These are the values of the triadic conflict (τ) for all networks to which the statistic applies and for which it was computed. In total, it has been computed for 13 networks.
The triadic conflict (τ) is a statistic that applies to signed, unipartite graphs. It equals the fraction of triangles that are in conflict. A triangle is a set of three edges that are connected to form a triangle, i.e., a set of three nodes that are all mutually connected. In a network that has positive as well as negative edges, we can consider the balance of a triangle: A triangle is balanced when it is consistent with the usual interpretation of positive and negative edges. For instance, a triangle consisting of two negative edges and one positive edge is balanced because it can be interpreted as "The enemy of my friend is my enemy." Following similar reasoning, a triangle ends up being balanced when it has an odd number of negative edges. Conversely, a triangle that is not balanced is considered to be in conflict. This statistic measures the fraction of triangles in the network that are in conflict. It ranges from zero to one, and equals zero when all triangles are balanced, and equals one when all triangles are in conflict. It is undefined if the network does not contain triangles, and thus is not computed for bipartite graphs. For non-bipartite graphs that do not contain negative edges, it is trivially equal to zero, and thus we do not report the statistic for such networks.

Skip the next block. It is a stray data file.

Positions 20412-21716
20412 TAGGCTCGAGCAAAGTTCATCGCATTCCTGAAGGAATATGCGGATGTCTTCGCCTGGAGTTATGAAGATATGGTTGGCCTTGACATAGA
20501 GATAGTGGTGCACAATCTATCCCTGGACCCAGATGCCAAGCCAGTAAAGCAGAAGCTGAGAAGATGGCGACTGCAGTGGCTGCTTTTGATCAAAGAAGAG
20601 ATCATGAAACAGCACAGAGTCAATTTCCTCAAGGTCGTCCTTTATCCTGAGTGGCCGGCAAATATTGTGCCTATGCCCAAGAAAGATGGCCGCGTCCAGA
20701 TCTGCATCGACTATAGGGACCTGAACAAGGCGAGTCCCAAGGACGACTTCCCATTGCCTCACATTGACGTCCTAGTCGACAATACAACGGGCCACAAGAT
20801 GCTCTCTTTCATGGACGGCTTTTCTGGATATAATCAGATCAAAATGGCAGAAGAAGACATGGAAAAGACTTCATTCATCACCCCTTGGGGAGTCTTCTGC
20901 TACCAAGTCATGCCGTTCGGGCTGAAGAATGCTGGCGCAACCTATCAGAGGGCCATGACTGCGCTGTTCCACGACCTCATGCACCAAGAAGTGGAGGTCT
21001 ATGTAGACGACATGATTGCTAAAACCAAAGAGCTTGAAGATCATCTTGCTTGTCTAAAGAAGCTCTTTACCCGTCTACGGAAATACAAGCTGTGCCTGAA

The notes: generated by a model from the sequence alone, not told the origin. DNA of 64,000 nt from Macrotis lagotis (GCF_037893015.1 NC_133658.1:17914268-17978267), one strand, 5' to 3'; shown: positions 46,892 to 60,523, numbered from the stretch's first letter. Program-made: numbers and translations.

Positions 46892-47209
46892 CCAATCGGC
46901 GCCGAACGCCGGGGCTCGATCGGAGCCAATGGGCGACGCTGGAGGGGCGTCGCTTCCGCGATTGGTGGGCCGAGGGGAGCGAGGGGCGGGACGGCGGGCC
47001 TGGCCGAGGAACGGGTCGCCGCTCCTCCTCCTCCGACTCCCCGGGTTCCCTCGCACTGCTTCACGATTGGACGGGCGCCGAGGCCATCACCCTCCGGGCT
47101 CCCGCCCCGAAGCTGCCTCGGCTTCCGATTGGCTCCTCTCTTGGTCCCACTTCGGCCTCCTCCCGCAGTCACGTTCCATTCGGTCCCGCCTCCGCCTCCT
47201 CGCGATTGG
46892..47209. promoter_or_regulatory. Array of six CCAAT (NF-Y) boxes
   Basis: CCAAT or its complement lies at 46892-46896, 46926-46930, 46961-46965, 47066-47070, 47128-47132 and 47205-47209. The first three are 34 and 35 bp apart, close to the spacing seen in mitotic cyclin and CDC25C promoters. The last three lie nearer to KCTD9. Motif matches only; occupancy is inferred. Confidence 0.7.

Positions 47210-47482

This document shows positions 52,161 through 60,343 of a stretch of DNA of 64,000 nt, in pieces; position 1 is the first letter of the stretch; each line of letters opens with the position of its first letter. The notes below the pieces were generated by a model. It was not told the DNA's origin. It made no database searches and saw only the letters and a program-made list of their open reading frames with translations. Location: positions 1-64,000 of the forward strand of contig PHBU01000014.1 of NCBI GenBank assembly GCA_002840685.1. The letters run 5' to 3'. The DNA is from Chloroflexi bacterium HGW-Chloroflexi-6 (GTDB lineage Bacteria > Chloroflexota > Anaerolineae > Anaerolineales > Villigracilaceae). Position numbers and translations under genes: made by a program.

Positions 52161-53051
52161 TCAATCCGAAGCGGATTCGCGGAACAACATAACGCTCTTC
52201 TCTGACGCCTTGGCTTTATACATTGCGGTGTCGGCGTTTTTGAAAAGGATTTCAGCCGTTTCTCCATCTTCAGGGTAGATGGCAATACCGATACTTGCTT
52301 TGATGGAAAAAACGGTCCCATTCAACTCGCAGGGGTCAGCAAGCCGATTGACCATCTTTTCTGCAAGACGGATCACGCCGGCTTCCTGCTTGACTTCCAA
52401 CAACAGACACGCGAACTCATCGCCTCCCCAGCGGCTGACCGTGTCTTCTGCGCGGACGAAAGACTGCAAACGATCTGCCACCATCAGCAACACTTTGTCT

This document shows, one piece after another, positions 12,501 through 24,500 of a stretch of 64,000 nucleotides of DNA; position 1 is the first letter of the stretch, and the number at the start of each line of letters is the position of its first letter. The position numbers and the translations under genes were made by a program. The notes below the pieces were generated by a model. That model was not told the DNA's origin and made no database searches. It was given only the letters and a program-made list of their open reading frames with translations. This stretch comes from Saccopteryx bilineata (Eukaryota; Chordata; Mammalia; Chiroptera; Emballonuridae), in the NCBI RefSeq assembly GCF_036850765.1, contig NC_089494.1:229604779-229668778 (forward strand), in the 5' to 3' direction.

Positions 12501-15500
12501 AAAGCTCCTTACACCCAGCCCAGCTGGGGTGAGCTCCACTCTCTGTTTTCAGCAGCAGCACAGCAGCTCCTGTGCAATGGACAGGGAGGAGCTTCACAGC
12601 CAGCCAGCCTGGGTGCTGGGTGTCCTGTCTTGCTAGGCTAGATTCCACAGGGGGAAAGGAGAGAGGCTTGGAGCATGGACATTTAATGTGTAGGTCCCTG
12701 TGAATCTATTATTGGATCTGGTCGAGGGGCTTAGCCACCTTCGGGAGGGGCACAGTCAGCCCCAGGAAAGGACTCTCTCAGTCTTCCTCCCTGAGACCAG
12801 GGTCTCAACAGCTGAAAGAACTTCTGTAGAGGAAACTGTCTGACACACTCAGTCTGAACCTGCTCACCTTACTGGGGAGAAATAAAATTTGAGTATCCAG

The full definition of the triadic conflict as well as its properties and relationships to other graph statistics can be found in the KONECT handbook.
|Highland tribes||0.132 353|
|Crisis in a Cloister||0.380 062|
|Congress votes||0.033 018 9|
|Dutch college||0.156 077|
|Bitcoin Alpha||0.143 562|
|Bitcoin OTC||0.127 519|
|Wikipedia elections||0.228 161|
|Slashdot Zoo||0.134 578|
|WikiSigned||0.076 526 5|
|Epinions||0.095 043 7|
|Wikipedia conflict||0.376 808|